1. Area 0.0. but are these routes in the OSPF database? Let’s take a look: root@R8# run show ospf database OSPF database. 192. Step 1 The configuration is as follows: set policy-options policy-statement ospf-to-bgp term 1 from protocol ospf set policy-options policy-statement ospf-to-bgp term 1 then accept This policy puts all of the routes learned from OSPF into BGP as an export within the BGP configuration once applied to the routing protocol.8 10.1.8 Summary *192. 80 Day One: Advanced OSPF in the Enterprise Connecting the Two Autonomous Systems You can use what you learned about redistribution in Chapter 4 to put the OSPF routes into BGP and send them to another autonomous network.1.90.1.0.1.8 Seq 0x80000012 0x80000008 0x80000012 0x8000000a Age 108 550 108 180 Opt 0x22 0x22 0x22 0x22 Cksum Len 0xf3ee 36 0xf714 28 0xa48 28 0x5306 28 .91.9 10.0 Type ID Adv Rtr Router *10.1 65001 521 523 0/0/0/0 History Damp State Pending 0 0 0 OutQ Flaps Last Up/ 0 3 46:23 19/19/19/0 You can see that routes are being learned from R2 via the BGP protocol.4 10.1..168.1.1.90.168. It shows that there are 19 routes learned via BGP.1.1.1.0 10.0 19 19 0 Peer AS InPkt OutPkt Dwn State|#Active/Received/Accepted/Damped.1..8 Summary *192.8 Summary *10. Step 2 Let’s apply it: set protocols bgp group autonomous export ospf-to-bgp Step 3 Now let’s show a BGP summary: root@R8# run show bgp summary Groups: 1 Peers: 1 Down peers: 0 Table Tot Paths Act Paths Suppressed inet.168.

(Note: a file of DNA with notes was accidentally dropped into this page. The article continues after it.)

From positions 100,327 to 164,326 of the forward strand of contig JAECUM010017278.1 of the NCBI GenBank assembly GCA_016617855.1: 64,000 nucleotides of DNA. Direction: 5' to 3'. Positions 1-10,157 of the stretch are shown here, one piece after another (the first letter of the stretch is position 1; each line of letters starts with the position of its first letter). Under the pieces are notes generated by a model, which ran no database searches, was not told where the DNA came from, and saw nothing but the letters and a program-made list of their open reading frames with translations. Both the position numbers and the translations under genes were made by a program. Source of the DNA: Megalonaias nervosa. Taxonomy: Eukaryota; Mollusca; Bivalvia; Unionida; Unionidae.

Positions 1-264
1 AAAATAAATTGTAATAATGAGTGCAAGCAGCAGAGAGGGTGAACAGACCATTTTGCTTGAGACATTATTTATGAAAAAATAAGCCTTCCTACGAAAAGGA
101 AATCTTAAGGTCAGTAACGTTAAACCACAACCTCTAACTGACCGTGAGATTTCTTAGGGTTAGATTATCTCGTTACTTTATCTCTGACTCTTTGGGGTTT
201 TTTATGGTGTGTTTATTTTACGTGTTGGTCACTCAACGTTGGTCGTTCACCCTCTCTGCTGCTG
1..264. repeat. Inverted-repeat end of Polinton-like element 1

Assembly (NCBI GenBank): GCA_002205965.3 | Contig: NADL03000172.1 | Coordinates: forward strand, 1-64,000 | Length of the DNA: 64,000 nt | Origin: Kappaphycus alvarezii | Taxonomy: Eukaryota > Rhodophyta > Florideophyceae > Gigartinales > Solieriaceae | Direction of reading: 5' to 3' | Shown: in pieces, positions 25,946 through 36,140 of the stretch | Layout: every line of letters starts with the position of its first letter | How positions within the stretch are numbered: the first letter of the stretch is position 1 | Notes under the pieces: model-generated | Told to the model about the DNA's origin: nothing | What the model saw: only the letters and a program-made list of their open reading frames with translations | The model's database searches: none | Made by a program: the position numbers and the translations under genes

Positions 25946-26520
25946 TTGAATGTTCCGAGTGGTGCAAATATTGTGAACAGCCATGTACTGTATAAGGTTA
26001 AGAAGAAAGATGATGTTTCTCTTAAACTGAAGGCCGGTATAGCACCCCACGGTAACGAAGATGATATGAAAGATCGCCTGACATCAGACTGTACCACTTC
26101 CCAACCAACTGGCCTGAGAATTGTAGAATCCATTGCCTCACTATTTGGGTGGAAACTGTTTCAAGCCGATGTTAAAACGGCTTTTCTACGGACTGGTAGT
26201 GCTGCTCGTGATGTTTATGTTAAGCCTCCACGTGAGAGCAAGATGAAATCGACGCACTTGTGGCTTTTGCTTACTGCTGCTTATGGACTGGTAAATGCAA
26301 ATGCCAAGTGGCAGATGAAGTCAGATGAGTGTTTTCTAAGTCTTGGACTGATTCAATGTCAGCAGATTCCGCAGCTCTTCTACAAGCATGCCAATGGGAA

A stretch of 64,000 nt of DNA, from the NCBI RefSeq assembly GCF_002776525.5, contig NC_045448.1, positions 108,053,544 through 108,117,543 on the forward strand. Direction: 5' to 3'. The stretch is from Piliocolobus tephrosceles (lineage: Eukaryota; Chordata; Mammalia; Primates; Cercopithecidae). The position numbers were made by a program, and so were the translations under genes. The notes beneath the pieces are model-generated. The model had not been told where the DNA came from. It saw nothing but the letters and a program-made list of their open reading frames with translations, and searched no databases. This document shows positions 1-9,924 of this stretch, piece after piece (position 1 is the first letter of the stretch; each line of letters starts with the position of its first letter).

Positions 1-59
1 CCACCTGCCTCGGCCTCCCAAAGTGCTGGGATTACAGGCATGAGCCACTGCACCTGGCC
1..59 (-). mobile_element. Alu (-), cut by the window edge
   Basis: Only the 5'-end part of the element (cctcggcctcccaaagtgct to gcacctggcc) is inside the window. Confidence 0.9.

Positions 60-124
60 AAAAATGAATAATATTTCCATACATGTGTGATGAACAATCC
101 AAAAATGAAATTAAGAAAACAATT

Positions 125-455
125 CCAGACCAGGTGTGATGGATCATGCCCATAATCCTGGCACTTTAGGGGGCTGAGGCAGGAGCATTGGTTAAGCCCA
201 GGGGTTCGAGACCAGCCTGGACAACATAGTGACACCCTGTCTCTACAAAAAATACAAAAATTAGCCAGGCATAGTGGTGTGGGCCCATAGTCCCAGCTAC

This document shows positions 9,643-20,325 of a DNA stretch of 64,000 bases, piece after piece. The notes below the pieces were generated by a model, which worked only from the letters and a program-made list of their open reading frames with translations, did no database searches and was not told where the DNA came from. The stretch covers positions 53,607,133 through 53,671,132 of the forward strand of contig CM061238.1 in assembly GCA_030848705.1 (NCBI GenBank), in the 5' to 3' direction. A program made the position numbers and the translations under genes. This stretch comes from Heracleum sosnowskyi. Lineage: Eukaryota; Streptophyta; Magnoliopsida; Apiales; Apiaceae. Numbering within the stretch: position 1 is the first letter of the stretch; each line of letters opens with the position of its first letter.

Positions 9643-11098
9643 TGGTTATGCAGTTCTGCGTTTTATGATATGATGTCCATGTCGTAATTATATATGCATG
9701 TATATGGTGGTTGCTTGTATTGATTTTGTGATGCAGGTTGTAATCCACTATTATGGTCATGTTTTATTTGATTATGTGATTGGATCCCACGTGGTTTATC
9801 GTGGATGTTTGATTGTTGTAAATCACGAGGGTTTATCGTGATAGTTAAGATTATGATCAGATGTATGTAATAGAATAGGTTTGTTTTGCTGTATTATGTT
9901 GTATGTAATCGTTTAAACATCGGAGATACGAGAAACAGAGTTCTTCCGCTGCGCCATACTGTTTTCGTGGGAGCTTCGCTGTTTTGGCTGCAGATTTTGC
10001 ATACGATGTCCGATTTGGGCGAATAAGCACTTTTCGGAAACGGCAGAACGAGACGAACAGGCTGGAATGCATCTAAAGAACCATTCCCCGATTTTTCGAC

8 Extern *192.3 10.0 10.8 10.1.1.8 10.1.0.0. This is because it’s necessary to redistribute the BGP routes into the OSPF process.9 10.1.1. Step 4 The configuration to redistribute the BGP routes in the OSPF process is as follows: set policy-options policy-statement bgp-to-ospf term 1 from protocol bgp set policy-options policy-statement bgp-to-ospf term 1 then accept set protocols ospf export bgp-to-ospf With this addition.1.1. Area 0.16.1.0.90.9 Summary *10.0.8 Summary *192.1.1.0 Type ID Adv Rtr Router *10.1.1.8 OSPF database.1.1.8 10.90.1.1.1.9 Summary *10.1.0 10.1.1.8 Extern *192.92.1.168.8 0x80000009 Seq 0x8000001d 0x80000017 0x8000000e 0x8000000b 1442 Age 108 1443 1443 1442 0x22 0x4a0f Opt 0x22 0x22 0x22 0x22 28 Cksum Len 0x3a1f 36 0xc2ca 72 0xad7a 32 0xf119 28 There are no routes from the original OSPF Autonomous system in the OSPF database of R8.1.1 10.8 Extern *192.19.9 10.1.8 10.0 10.168.8 Summary *192.8 OSPF database.1.6 10.22.1.1. Chapter 6: Multiple Autonomous Systems 81 Summary *192.1.1.168.16.0.1.8 Extern *10.0 10.1.0 10.1 10.91.18.8 Router 10.8 10.1 Type ID Adv Rtr Router *10. the OSPF database for R8 now looks like this: root@R8# run show ospf database OSPF database.168.1.168.1.1.8 Extern *192.1.1.1.1.1.0 10.1.92.1.1.1.17.1.1.90.8 Extern *10.1.168.1.19.4 10.29.1 10.1.1.8 Summary *192.8 Extern *10.1.1.1.1.9 Network 192.1.168.1 Type ID Adv Rtr Router *10.8 Extern *192.1.0.1.1.1.1.21.1.168.1.8 Extern *172.1.168.8 OSPF AS SCOPE link state database Type ID Adv Rtr Extern *10.1.6 10.1.1.2.1.3 10.1.8 Seq 0x80000012 0x80000008 0x80000012 0x8000000a 0x8000000a Seq 0x8000001d 0x80000017 0x8000000e 0x8000000c Seq 0x80000001 0x80000001 0x80000001 0x80000001 0x80000001 0x80000001 0x80000001 0x80000001 0x80000001 0x80000001 0x80000001 0x80000001 Age 485 927 485 557 187 Age 485 1820 1820 82 Age 485 485 485 485 485 485 485 485 485 485 485 485 Opt 0x22 0x22 0x22 0x22 0x22 Opt 0x22 0x22 0x22 0x22 Opt 0x22 0x22 0x22 0x22 0x22 0x22 0x22 0x22 0x22 0x22 0x22 0x22 Cksum Len 0xf3ee 36 0xf714 28 0xa48 28 0x5306 28 0x4810 28 Cksum Len 0x3a1f 36 0xc2ca 72 0xad7a 32 0xef1a 28 Cksum Len 0xcdc2 36 0xc3c9 36 0xafdd 36 0x9bef 36 0xe9db 36 0xdee5 36 0xa192 36 0xd755 36 0xe83a 36 0x1809 36 0xfd24 36 0x75a2 36 .1.9 10.9 Network 192.1.168.0 10.4 10. Area 0.168.1.0 10.8 Summary *10.1.1.1.168.6 10.1.1.8 Extern *172.8 Extern *192. Area 0.1.1.8 Router 10.